The Copyright Office has been understaffed and underfunded for years and, at the same time, it has seen an increase in the number of documents submitted. The Document Division’s staff performs herculean service while using outdated legacy software that doesn’t communicate with newer systems and, unfortunately, they get set back every time there is an update to other software. The good news is it is getting better. More staff has been hired recently and the USCO is earnestly working to develop a new system while being forced to use stop-gap methods in the interim.
USCO Working to Reengineer Recordation Process
The head of the Copyright Office (The Register of Copyrights), Maria Pallante, has made the reengineering of the recordation service a priority. Last year, the USCO held a series of “stakeholder meetings” to talk about ways to improve the service. The meeting attended by National Corporate Research included rights holders, media organizations, law firms and service companies and it was an honest discussion about frustration with the current system and ideas on how to improve it. Armed with this feedback, the USCO is devising strategies for across-the-board improvements which cannot come soon enough.
In the meantime, there are some ways that remitters of ownership documents can make the recordation process go more smoothly and perhaps a little faster.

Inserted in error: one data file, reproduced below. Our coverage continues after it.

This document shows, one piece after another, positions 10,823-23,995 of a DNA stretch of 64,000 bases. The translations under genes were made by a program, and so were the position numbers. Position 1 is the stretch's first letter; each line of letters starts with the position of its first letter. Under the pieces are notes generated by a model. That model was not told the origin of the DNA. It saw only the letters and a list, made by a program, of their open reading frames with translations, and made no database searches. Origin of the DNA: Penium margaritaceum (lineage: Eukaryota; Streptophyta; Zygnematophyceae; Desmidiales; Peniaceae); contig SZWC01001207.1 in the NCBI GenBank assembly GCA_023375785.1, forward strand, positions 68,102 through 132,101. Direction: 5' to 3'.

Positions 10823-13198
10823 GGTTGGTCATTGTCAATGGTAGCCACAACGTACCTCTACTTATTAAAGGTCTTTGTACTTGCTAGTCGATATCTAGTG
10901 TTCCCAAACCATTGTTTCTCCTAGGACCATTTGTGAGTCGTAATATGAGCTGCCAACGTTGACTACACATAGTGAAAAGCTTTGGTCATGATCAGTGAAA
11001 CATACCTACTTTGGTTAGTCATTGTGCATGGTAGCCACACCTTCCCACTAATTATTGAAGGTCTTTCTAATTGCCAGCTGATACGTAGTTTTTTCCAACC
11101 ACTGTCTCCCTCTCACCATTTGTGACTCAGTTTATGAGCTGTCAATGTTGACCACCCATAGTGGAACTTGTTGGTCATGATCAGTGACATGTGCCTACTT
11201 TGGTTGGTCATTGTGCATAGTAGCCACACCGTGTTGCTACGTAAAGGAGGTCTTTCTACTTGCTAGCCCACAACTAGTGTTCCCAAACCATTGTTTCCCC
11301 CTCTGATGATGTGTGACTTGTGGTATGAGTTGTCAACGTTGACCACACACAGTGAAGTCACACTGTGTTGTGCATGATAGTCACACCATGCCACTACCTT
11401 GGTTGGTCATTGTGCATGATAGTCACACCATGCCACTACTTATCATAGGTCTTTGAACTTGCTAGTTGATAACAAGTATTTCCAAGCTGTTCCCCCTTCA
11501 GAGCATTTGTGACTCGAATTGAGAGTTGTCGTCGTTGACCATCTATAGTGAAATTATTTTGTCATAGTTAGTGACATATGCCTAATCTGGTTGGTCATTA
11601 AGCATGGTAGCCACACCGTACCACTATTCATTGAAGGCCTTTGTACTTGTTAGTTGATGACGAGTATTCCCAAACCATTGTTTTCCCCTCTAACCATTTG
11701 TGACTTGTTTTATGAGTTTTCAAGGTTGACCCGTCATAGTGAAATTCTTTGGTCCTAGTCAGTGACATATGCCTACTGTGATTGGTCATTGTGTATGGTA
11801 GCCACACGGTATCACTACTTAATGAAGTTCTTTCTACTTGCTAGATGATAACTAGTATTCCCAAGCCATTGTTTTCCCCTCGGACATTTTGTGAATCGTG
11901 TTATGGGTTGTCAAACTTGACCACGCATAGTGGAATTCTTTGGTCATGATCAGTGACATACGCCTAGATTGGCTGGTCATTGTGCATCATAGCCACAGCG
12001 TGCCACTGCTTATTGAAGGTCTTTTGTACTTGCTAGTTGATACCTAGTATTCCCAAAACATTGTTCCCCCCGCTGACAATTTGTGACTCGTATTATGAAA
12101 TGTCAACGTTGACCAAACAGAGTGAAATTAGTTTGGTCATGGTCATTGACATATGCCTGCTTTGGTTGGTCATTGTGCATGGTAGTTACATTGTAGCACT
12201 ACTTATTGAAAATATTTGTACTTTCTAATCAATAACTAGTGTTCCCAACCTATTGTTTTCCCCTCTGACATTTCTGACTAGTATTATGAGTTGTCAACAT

Tips for Recording Ownership Documents at USCO
- Request expedited service and pay the special handling fee of $480 (in addition to regular recordation fees). Expedited service still takes several weeks.
- Submit documents by hand, avoiding delays in mail. Recorded copies can also be picked up when completed, saving time on the return.
- Include a transmittal letter with your hand-delivered filing, which can be date-stamped by the PIO and serve as proof of submission.
- Be sure your document is complete on its own terms, legible and accurate. Missing or incorrect information and illegible photocopies will slow the process further.
- Make sure the signature requirement is met by submitting an original “wet ink signature” document OR by signing the certification on the document cover sheet.
- Include the correct filing fee (see Calculating Fees for Recordıng Documents in the Copyrıght Office). Payment is accepted by check or through the use of a deposit account.
- Make several filings with fewer than 100 titles rather than one with hundreds of them.
- Include a flash drive or CD with an electronic copy of schedules containing long lists of affected titles
The last tip really underscores the arduous task facing the Copyright Office staff. If your document contains a schedule with a long list of titles (sometimes in the hundreds, or even thousands), the USCO staff must manually enter each title (and Registration number if you wisely include it). If you can submit a copy in Excel or Word, that will help them calculate the number of titles (to correctly determine the filing fee) and enter the information more effectively by cutting and pasting the data. While the USCO cannot mandate that this be included, it is appreciated by Document Division employees and can help to speed up the recordation process.
By following these tips, the recordation process can be made more tolerable for everyone involved as we patiently wait for a new era at the U.S. Copyright Office and dream of improvements like online recordation with immediate evidence.
This article is provided for informational purposes only and should not be considered, or relied upon, as legal advice.